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Wednesday, 08 August 2012 00:00

Cherokee hopes to broker tourist train deal with Great Smoky Mountains Railroad

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The principal chief of the Eastern Band of Cherokee Indians will met with the owner of the Great Smoky Mountain Railroad this week to discuss the possibility of expanding the scenic tourist railway to Cherokee.

Chief Michell Hicks publicly broached the idea at a joint meeting of Cherokee tribal council and the Jackson County commissioners on last week. Hicks said little more beyond expressing an interest in bringing the Great Smoky Mountain Railroad to Cherokee.

“I just see opportunity there,” Hicks said.

Tribal leaders have discussed the possibility for a couple of months but specifics of the project are unknown. Al Harper, owner of the Great Smoky Mountain Railroad, is visiting Western North Carolina this week and will met with Hicks for the first time on the issue.

Harper said he is looking forward to talking about a possible expansion into Cherokee.

But, before the project moves full-speed head, there is one major hitch.

“One of the issues is the fact that they don’t have any tracks,” Harper said.

The only railroad tracks in use in the seven western counties belong to the Great Smoky Mountain Railroad or the Norfolk Southern Corporation and were built in the 1870s and 1880s.

The Norfolk Southern Corporation, which carries commercial and industrial freight on its rail lines, does not have any tracks leading to Cherokee either — thus it’s not an option for the tribe to latch onto existing tracks.

The Great Smoky Mountain Railroad currently runs out of Bryson City in the direction of Cherokee, but veers off to Whittier. There’s at least six or seven miles of new track that would be needed.

“That is a mighty expensive proposition,” Harper said, adding that there maybe some funding available for the construction.

The cost of building tracks isn’t known. Estimates for simply rehabilitating existing tracks falls in the range of about $500,000 per mile, according to the North Carolina Department of Transportation.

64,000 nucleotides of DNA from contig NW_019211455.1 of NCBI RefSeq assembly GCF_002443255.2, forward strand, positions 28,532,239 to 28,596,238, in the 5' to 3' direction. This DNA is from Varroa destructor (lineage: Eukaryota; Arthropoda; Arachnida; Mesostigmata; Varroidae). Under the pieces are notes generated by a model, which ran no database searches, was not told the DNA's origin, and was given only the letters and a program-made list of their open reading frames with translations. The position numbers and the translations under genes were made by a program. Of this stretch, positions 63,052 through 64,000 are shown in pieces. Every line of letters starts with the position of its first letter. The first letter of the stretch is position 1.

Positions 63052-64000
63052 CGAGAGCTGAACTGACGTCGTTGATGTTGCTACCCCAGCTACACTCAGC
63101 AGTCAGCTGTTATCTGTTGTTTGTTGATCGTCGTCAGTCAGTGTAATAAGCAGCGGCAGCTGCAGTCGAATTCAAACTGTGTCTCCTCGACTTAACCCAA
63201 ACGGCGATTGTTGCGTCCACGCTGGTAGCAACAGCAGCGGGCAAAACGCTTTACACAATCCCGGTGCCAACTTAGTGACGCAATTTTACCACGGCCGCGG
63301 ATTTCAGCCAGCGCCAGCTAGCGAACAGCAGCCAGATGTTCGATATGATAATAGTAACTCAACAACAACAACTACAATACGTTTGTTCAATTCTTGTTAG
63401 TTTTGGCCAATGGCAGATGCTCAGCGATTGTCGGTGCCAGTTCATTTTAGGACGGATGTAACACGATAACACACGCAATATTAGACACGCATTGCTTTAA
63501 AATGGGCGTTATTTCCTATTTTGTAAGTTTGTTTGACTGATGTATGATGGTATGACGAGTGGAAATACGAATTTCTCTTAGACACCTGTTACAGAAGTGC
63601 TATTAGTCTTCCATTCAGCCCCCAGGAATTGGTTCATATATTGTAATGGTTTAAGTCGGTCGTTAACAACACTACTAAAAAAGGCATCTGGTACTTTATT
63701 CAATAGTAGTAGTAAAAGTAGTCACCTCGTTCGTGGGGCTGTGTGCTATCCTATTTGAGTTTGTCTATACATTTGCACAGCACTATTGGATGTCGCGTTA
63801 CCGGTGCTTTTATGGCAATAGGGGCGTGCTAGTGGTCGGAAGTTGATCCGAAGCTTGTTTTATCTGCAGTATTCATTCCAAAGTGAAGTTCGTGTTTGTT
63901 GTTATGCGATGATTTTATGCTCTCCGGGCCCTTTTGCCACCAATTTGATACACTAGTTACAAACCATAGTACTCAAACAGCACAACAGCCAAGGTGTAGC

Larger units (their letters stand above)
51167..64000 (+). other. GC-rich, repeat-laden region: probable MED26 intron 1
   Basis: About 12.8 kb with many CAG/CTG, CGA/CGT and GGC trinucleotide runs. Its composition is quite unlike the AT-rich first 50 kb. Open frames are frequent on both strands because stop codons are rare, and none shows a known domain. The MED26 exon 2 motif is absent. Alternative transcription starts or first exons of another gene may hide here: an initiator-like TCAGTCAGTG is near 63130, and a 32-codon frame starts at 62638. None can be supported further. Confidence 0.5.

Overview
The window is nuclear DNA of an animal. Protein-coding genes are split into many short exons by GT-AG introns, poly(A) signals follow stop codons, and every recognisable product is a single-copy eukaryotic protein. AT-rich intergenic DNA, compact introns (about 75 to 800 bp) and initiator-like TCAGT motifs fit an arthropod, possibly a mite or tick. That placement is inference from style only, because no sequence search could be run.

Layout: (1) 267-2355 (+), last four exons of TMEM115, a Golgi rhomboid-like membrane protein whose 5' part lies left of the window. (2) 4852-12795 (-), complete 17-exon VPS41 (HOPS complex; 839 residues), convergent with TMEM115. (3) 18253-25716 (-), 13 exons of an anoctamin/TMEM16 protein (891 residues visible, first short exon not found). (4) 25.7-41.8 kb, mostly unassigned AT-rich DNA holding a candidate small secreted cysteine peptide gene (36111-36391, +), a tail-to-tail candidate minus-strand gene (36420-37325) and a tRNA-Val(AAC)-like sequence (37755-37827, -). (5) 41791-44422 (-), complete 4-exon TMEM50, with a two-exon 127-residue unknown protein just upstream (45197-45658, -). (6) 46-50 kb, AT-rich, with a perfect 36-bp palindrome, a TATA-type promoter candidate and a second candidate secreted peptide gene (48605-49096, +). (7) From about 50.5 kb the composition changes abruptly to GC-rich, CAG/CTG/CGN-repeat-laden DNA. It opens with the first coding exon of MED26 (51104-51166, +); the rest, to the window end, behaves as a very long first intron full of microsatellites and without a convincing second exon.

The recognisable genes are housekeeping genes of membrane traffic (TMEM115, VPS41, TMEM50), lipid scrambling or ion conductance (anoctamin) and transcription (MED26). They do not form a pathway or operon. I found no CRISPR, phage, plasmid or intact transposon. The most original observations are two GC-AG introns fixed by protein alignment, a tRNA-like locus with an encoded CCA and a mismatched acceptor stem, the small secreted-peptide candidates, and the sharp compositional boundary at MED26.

Because of the tribe is a sovereign nation overseen by the federal government, the project would receive oversight from a myriad of agencies including NCDOT, the Environmental Protection Agency and the U.S. Army Corps of Engineers.

Despite the obstacles, both physical and monetary, Hicks is confident the expansion could still work and be worthwhile.

“It’s not an easy endeavor,” Hicks said, “but it could be done.”

During his three-day visit to WNC, Harper will also speak with Jackson County leaders. The Great Smoky Mountain Railroad was once headquartered at a depot in Dillsboro, but in 2005 Harper decided to move the company’s main hub to its Bryson City depot.

People in Jackson County, and Dillsboro specifically, have lamented the loss of the train, which used to bring thousands of tourists into the tiny town each year, ever since.

“We have definitely sorely missed the railroad in Jackson County,” said Jack Debnam, chair of the Jackson County Commissioners.

Leaders in Dillsboro and Jackson County have expressed a desire to see the train return to Dillsboro more often than its current four times a week — a number that will drop off after the summer.

Harper previously has asked the county for financial assistance to restore train service out of Dillsboro, but talks stalled last year.

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